Butterflies and Moths

Due to grassland, woodland edges, and urban garden habitats, Aston’s Eyot is a good place to see butterflies and moths.

A good place to see most species is along Plantation Path after midday, where the edge of the plantation creates a sunny sheltered spot. The huge nettlebeds support the caterpillars of butterflies as well as many moths. Below, you’ll see a long list of confirmed species that have been spotted on the eyot. If you’d like to contribute to our observations, then please email us at info@friendsofastonseyot.org. You can use our butterfly and moth checksheet (PDF, 41KB) to help you.

Aston’s Eyot butterfly and moth list

  • Small SkipperThymelicus sylvestris: butterflies thought in the past to be this species all turn out to be the very similar Essex Skippers – but it may occur as it has recently been seen on Christ Church Meadow.
  • Essex SkipperThymelicus lineola: mostly seen July & August.
  • Large SkipperOchlodes venata: flies June-August.
  • Dingy SkipperErynnis tages: occurred in the past when there was more rough grass with Birds-foot trefoil.
  • Clouded YellowColias croceus: rare migrant from continental Europe; seen August 2013 and July 2020.
  • BrimstoneGonepteryx rhamni: hibernators fly late March & April, followed by the next generation from May through the summer.
  • Large WhitePieris brassicae: seen April-September – supplemented by migrants in spring.
  • Small WhitePieris rapae: on the wing March-October, the classic ‘cabbage white’.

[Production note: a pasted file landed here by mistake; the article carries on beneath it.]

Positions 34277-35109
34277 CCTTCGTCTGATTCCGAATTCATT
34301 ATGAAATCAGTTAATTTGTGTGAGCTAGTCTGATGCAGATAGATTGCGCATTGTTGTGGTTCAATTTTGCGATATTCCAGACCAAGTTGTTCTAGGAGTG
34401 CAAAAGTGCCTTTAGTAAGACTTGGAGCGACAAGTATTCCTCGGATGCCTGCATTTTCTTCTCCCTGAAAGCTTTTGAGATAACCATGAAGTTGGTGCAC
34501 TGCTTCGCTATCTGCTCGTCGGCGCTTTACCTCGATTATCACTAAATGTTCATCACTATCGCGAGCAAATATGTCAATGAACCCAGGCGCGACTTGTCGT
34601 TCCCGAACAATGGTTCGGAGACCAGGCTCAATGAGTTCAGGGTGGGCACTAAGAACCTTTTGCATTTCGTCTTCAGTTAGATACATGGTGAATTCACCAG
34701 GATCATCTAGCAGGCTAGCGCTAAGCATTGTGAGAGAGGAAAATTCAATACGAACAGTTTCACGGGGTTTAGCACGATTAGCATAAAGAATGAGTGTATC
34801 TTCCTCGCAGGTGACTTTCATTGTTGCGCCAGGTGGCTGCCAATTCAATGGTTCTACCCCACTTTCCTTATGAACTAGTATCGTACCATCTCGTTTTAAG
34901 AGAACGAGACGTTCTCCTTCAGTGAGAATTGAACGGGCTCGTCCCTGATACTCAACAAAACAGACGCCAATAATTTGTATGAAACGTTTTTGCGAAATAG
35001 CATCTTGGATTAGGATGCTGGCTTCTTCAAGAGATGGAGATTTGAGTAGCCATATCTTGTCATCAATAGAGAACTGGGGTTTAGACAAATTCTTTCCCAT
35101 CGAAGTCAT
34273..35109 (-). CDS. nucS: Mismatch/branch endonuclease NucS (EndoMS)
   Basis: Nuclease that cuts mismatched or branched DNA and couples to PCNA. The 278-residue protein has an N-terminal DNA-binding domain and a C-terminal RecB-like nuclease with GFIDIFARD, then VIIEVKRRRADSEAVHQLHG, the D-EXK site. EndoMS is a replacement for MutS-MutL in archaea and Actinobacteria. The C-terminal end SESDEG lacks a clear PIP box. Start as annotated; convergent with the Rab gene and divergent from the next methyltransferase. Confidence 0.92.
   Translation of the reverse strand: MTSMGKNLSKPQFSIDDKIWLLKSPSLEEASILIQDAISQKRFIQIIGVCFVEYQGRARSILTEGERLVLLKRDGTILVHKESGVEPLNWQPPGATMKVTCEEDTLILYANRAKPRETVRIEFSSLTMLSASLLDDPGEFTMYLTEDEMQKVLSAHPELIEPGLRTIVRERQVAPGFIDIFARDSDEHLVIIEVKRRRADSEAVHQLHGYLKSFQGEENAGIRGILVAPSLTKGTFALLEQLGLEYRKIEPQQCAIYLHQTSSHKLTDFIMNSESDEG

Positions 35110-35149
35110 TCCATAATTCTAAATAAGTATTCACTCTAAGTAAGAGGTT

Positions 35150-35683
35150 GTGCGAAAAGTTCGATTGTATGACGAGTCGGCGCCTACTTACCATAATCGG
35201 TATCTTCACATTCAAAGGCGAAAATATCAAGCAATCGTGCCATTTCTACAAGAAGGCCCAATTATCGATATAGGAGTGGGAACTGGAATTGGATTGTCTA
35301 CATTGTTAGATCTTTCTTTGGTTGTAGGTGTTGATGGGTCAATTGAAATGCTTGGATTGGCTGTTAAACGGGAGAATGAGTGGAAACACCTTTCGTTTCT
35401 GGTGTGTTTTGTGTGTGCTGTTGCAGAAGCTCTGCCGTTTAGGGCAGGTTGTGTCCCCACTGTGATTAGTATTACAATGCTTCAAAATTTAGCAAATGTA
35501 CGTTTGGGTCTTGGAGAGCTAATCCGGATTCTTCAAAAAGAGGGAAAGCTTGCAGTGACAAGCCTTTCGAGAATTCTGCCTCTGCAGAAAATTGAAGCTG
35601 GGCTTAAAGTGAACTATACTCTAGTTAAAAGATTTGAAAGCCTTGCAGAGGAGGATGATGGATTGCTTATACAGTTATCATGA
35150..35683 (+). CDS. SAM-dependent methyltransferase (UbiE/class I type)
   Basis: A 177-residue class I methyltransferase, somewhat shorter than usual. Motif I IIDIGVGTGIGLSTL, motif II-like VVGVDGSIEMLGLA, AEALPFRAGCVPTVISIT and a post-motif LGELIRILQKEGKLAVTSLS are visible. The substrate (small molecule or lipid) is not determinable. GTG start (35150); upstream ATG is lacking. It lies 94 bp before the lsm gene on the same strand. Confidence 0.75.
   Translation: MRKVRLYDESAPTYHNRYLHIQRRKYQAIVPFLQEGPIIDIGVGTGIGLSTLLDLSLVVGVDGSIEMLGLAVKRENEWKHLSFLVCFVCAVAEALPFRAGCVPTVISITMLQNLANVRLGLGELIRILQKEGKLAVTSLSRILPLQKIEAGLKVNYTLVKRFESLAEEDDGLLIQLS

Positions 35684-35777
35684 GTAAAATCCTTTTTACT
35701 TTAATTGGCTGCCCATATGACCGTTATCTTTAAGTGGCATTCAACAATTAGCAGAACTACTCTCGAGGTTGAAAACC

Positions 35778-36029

• Green-veined WhitePieris napi: mostly seen May-August.
  • Orange TipAnthocharis cardamines: hibernators emerge in April, followed by a brood in May-June.
  • Brown HairstreakThecla betulae: overwintering eggs are regularly found on Blackthorn; it should be on the wing in August & September, but it is hard to spot.
  • Purple HairstreakFavonius quercus: not yet recorded, but worth looking for on Oak tree crowns in July.
  • Small CopperLycaena phlaeas: can be seen from March to October; somewhat irregular on Aston’s Eyot.
  • Brown ArgusAricia agestis: not reported after 1994 until 2018 when it reappeared, but only singles seen in that year and 2020. Flies in May-June & August. NB: needs photo to confirm, as very similar to female Common Blue.
  • Common BluePolyommatus icarus: a post-hibernation emergence in April is followed by a new generation in June-July; small numbers on Aston’s Eyot/Kidneys.
  • Holly BlueCelastrina argiolus: The first brood flies in April-May, the second in July-August.
  • Red Admiral Vanessa atalanta: overwintering adults fly in late March/April, main emergence in late summer.
  • Painted LadyVanessa cardui: migrant from the continent, infrequent on Aston’s Eyot though more often seen in local gardens.
  • Small TortoiseshellAglais urticae: overwintering adults fly in late March/April, main emergences in June & August-September.
  • PeacockInachis io: overwintering adults fly in late March/April, main emergence in late summer.
  • CommaPolygonia c-album: overwintering adults fly in late March/April, main emergence from June onwards.
  • Speckled WoodPararge aegeria: has a long season, can be seen from April through to October or even November.
  • Marbled WhiteMelanargia galathea serena: not seen since 1987 until 2011; initially Kidneys, spread to restored meadows on AE; small numbers only.
  • Gatekeeper / Hedge BrownPyronia tithonus: mostly on the wing in July & August.
  • Meadow BrownManiola jurtina: mostly seen June-September.
  • Small HeathCoenonympha pamphilus: only recorded in July 2011.
  • RingletAphantopus hyperantus: on the wing in July & August.

(List last revised 25.03.2022)

Seen something interesting?

From the arrival of the first winter migrant birds, to something that leaves you stumped, please get in touch – and remember, a photo always helps!